What I’m less clear of is to what extent this danger—the dry-cleaning fluid tetrachloroethylene has contaminated groundwater in a nearby well field (which comes with a hefty price tag for treatment)—has reignited people’s interest in the role they have in protecting their local water supply.
The “local” supply, in this case, is the Long Island aquifer system, designated “sole source” by the U.S. Environmental Protection Agency (EPA). “It’s our only source of drinking water,” says Adrienne Esposito, executive director of Citizens Campaign for the Environment, in a new video produced by GRACE. “One hundred percent of our drinking water comes from directly underneath our feet.”
That means Long Islanders should take special care of this life-sustaining resource. There isn’t an alternative supply and the region’s geography has a lot to do with that, says Esposito: “The beauty of Long Island is that we are an island. The challenge of Long Island is we are an island.”
Esposito, whose organization for decades has promoted greater awareness of local water resources, explains that our actions on the land have grave implications for the quality of our drinking water “underneath our feet.” Pesticides, fertilizers and failing septic systems are just a few sources of pollution.
“High levels of nitrogen—associated with residential septic tanks and cesspools and fertilizer runoff from agricultural lands—in the groundwater has led to the degradation of local drinking water supplies as well as Long Island’s coastal ecosystems,” according to Christopher Gobler, a professor at Stony Brook University’s School of Marine and Atmospheric Sciences.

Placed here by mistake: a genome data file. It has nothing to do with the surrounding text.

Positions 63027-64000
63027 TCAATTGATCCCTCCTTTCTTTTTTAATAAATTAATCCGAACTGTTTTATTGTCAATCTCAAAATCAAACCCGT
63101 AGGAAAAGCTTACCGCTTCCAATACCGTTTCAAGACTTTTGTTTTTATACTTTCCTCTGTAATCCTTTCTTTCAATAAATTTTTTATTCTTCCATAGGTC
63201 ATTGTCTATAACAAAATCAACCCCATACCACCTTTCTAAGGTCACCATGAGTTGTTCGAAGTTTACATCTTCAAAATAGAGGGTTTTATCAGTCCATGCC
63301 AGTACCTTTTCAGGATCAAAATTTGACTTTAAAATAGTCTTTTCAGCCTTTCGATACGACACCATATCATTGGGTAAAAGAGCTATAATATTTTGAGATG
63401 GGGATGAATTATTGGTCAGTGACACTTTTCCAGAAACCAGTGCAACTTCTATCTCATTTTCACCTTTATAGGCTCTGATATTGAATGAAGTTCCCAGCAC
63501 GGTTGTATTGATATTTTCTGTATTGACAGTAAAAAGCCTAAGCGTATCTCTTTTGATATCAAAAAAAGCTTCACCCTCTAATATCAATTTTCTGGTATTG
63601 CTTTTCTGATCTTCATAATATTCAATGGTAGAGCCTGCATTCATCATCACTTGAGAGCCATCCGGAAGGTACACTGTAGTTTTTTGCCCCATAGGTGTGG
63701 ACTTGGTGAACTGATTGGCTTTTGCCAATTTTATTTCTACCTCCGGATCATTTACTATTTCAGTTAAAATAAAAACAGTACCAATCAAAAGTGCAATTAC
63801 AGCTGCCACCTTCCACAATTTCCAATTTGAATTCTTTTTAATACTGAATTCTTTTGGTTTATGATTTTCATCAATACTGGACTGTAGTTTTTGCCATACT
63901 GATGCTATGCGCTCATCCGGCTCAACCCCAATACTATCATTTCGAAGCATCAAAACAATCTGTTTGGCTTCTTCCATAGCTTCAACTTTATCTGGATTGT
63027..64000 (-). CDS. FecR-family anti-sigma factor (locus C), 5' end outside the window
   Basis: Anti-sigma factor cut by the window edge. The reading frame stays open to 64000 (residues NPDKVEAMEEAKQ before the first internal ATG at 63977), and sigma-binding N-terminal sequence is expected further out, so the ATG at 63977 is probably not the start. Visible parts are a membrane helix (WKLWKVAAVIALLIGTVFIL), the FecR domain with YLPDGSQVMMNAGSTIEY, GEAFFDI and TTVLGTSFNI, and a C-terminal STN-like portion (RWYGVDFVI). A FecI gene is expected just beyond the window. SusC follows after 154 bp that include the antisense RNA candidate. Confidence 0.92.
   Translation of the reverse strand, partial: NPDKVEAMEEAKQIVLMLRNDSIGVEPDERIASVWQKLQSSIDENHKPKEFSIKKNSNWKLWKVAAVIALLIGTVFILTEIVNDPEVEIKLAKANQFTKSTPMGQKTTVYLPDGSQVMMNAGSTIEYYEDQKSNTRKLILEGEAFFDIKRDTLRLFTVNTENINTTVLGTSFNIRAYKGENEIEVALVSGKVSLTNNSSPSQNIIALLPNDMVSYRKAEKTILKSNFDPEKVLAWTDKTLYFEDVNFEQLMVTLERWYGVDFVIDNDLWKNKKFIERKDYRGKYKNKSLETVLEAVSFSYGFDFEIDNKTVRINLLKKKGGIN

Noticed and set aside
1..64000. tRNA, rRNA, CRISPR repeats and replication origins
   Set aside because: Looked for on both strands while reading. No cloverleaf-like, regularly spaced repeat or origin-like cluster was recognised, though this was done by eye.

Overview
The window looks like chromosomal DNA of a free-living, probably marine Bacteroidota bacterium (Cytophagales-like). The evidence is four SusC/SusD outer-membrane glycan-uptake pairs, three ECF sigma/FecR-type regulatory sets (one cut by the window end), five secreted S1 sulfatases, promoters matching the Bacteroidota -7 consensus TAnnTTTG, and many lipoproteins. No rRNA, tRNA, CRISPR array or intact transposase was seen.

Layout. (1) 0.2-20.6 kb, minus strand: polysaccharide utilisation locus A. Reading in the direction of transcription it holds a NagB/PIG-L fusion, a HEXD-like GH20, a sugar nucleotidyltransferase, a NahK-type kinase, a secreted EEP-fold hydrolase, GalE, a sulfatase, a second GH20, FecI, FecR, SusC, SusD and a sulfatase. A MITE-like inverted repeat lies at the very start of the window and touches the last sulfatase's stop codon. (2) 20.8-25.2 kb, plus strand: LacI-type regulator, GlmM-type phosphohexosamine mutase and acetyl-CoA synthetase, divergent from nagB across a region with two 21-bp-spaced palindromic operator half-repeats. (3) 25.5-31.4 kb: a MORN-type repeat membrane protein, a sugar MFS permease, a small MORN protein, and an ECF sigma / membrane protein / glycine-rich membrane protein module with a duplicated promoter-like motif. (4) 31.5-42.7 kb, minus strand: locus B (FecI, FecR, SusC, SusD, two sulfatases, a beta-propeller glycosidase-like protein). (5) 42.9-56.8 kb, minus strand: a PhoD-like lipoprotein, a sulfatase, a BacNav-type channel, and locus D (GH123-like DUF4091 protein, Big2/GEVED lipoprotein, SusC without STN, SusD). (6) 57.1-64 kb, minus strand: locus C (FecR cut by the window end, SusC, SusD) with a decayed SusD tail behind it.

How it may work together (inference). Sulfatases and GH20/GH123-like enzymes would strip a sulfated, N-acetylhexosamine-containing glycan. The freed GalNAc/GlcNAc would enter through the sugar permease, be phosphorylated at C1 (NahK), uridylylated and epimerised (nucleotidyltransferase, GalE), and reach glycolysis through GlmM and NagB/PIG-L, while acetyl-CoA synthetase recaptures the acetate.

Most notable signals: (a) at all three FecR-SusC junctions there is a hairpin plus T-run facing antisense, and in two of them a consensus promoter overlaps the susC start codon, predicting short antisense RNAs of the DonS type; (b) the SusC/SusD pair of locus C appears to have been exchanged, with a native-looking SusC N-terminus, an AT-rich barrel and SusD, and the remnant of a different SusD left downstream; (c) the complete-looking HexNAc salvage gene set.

What can be done to improve the quality of—and better protect—Long Island’s water supply? Watch the video to find out. Okay, here’s one of the bigger solutions, if not the biggest: Long Island needs a new management structure and it needs it now.
Ron Busciolano, Supervisory Hydrologist for the U.S. Geological Survey (USGS) New York Water Science Center, hits upon what is at stake when he speaks to the two primary reasons the USGS—which remains policy-neutral and only supplies the data and advice needed to make wise management decisions—takes such great interest in Long Island’s groundwater supply: 1) the health and well-being of about 2.8 million people on Long Island, and 2) the continued economic development for the region, both of which are tied to a clean, plentiful source of groundwater supply.
All Long Island communities, including mine, must take a greater interest in their local water supply. Consider this video a first step towards engaging Long Islanders about this unique aquifer system and providing ideas about how they can be better stewards of this vital resource.
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Originally published at Ecocentric